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‘Hades’ makes death divine

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Hades, developed and published by Supergiant Games.

My knowledge of Greek mythology is a dusty tapestry of Disney’s Hercules, Disney and Square Enix’s Kingdom Hearts (with Hercules in it), questionably appropriate plays of God of War as a child, and actually appropriate documentaries about ancient civilizations. Suffice to say, I’m no Athena on this aspect of history. However, I am a glutton for rogue-like punishment and Supergiant Games’ Hades is worth dying for… again and again.

Hades is a rogue-like, isometric, hack-and-slash adventure game steeped in rich Greek mythology. We play as Zagreus, the cheeky, edgy, and under-supported son of Hades, the God of the Underworld himself. The bulk of the gameplay is spent massacring out of the chambers of the Underworld in order to reach the surface. As rogue-likes do, chambers are randomly generated each run and scale exponentially in their difficulty until you learn the attack patterns of enemies, chamber layouts, weapon strategies, and upgrade synergies that will score you respite from the inevitably countless and bloody failures that await you. 

If fighting against your own ego wasn’t enough, the world invites you into its parallel Greek lore without hesitation. Every lovingly-realized character is given voice and personality in a quality that other games could only dream of, including those of similar triple-A titles. Your exploration and progress are rewarded by a satisfyingly complex narrative. Cerberus is your emotional three-headed canine guarding the land of the dead. Orpheus and Eurydice are hot and cold ghosting each other. And god damn–Theseus just won’t shut up will he?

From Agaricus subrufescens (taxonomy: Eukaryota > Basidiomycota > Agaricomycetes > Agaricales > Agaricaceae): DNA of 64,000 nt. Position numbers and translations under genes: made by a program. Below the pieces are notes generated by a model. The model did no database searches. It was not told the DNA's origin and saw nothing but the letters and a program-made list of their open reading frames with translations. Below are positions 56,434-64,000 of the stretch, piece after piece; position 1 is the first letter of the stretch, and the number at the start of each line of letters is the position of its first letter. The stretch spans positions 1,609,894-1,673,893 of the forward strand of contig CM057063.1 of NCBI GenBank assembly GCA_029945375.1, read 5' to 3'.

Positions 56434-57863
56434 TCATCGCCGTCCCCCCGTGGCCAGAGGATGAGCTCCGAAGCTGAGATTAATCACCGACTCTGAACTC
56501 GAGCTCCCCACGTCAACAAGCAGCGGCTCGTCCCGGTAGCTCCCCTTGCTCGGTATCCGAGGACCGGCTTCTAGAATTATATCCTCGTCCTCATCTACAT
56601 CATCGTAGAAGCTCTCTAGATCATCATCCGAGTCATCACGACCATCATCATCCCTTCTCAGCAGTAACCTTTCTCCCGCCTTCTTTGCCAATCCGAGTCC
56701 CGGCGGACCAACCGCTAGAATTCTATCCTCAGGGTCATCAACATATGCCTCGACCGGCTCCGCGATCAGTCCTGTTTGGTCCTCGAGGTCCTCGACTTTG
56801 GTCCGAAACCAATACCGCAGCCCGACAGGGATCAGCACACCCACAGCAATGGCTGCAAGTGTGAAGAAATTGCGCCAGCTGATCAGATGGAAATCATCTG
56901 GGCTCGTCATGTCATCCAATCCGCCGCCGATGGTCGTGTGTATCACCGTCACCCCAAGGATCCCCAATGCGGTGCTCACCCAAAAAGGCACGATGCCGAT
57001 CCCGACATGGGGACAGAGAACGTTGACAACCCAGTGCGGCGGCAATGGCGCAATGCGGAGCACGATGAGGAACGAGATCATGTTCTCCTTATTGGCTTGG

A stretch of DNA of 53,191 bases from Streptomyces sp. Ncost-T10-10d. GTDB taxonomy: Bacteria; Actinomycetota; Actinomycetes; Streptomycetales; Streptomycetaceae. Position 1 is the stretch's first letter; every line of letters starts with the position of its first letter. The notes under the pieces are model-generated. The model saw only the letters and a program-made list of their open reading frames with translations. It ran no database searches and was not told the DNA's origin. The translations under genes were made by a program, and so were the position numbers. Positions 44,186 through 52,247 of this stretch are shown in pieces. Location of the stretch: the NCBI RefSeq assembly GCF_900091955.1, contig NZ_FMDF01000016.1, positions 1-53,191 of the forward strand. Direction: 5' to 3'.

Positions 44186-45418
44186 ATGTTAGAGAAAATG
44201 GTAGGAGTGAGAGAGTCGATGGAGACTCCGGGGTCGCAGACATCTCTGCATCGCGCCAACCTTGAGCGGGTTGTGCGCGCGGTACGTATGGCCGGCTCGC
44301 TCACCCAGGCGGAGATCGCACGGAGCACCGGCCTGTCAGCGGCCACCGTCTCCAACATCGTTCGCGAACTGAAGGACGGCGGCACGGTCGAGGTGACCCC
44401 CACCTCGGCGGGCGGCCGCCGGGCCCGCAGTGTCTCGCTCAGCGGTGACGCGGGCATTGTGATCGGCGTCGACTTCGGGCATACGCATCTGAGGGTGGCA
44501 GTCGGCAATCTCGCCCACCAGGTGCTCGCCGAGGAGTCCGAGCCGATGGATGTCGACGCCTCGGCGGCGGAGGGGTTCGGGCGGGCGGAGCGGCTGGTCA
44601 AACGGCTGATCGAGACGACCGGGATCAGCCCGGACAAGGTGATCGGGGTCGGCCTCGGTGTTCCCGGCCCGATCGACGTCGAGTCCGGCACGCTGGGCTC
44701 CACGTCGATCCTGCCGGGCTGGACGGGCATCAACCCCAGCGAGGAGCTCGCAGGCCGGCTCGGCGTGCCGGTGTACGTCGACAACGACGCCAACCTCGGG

The household Greek gods and their tropes are all on offer here as well, with appropriately practical importance to boot. During your repeated attempts to slay familiar monsters, you’ll be blessed by “boons” from the gods themselves that alter your weapon’s abilities. Zeus’ lightning bolts will bounce between enemies, Artemis bestows critical-hits, and Aphrodite weakens your opponents–which can be combined in various degrees to form the perfect combination. If that weren’t enough, the banter between the big fat Greek family of gods is a pleasure to witness. Awkward, touching, and often hilarious in-fighting is something that even the most divine aren’t immune to. 

Beyond rogue-like masochists like myself, I truly believe that this game attracts every type of player. Hours and hours of dialogue trigger the literature nerd in my brain. There’s an interior decorating B-plot that does enough to make room for any Animal Crosser to peek in. Hell, there’s even fishing! Fishing! This review cannot do justice to the fact that I have spent 45 hours in the past three weeks playing this game on the Switch and I legitimately believe that writing this review is distracting me from playing one, two, or three more runs tonight. There is a lot to love here.

The team at Supergiant Games are evidently content to continue a hot-streak of meticulously built worlds, compelling gameplay, and affecting writing that leads their game design. This furthers the case that the indie game scene has above and beyond transcended fad status and refuses to be ignored. Hades feels good to read, to learn, to listen, to feel for and return to. Hades feels good to play. If the group of friends I was gushing to during a stream last night are any indication, the fan-base is still growing robustly. So float down the River Styx with us and experience a Hell worth fighting through.

This version of Hades was reviewed on the Nintendo Switch.

Hades is developed by Supergiant Games and is currently available on Microsoft Windows, macOS, and Nintendo Switch.

Relevant links: Nintendo Switch | Steam | Website

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